Mumbai gets quarter of its total rainfall in three days

City limps back to normalcy after receiving 500mm of rainfall.


Nithin Belle

Published: Sun 21 Jun 2015, 11:10 PM

Last updated: Wed 8 Jul 2015, 2:58 PM

Mumbai: While heavy rains continued to lash Mumbai and the suburbs on Saturday, the metropolis slowly limped back to normalcy with trains back on the tracks, a day after life was paralysed following heavy downpour.

Both Central and Western railways claimed that suburban services functioned normally on Saturday, as rainwater, which had submerged the tracks on Friday, had been drained out. But thanks to the weekend, trains were not over-crowded.

Rainwater had also receded from most of the low-lying areas in central and western Mumbai, though authorities warned that if heavy rains lashed the city and high tide levels remained above the 4m levels, there could be problems in many localities.

The Bombay Municipal Corporation (BMC), which has been squandering billions of taxpayer rupees on projects to repair the drainage and road infrastructure, helplessly pleaded with citizens not to venture out. The civic body, which is India’s richest, has been controlled by the Shiv Sena for several years.

Critics accuse the civic body of being a cesspool of corruption, where multi-billion-rupee contracts are handed out to select contractors, who execute projects without much supervision and get their bills passed in no time.

For instance, over the past decade, the BMC has spent more than Rs40 billion to upgrade the stormwater drain system, but the very first heavy showers of the season saw the infrastructure crumble. Just last week, the BMC inaugurated two pumping stations at Worli — out of the eight that were supposed to have come up after the 2005 floods — and had promised that the city would not see much flooding.

But the pumping stations, built at a cost of Rs2 billion failed to function resulting in inundation of low-lying areas in central Mumbai. When confronted with the ineffectiveness of the projects — including stormwater drains and roads and flyovers — Sena politicians and the civic administration claim that the infrastructure cannot handle excessive rainfall.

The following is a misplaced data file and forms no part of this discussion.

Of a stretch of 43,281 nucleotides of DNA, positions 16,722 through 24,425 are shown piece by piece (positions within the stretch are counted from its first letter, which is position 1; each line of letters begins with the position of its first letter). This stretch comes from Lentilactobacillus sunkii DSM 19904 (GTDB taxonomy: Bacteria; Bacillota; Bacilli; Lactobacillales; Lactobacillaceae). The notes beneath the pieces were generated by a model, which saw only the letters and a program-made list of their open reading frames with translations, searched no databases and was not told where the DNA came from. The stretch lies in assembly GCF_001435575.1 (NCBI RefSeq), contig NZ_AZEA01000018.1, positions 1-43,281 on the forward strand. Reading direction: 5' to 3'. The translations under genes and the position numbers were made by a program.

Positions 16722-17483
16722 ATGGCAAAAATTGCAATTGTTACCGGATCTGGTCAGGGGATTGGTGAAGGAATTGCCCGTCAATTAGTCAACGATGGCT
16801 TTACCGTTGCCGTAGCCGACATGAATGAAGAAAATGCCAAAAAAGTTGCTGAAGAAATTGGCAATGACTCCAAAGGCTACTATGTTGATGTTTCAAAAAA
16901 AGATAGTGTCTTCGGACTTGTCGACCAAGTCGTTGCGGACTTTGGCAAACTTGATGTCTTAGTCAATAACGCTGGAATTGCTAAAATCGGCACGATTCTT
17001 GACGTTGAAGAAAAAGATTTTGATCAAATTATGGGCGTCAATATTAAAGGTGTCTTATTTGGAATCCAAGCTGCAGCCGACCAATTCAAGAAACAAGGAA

Every time the city gets flooded and the civic infrastructure crumbles, the BMC and its corporators behave as if it was the first time that Mumbai received such heavy rainfall. However, the fact is Mumbai — and the entire 2,000-km-long coastal belt from Mumbai to Thiruvananthapuram — receive between 2,000mm and 3,000mm of rainfall during the four-month rainy season. And this has been happening for centuries, and should not surprise the civic body and its experts. There are many roads in south Mumbai — especially in areas where ministers and senior politicians live — where the surface does not crack even after four months of heavy rainfall. But in the suburbs and other less fortunate parts of the metropolis, a few days of heavy showers are enough to cause craters on roads and highways.

On Friday, Mumbai and its suburbs got about 300mm of rainfall. Saturday saw about 200mm of rainfall. The past three to four days have seen Mumbai get nearly a quarter of its total rainfall of the season.

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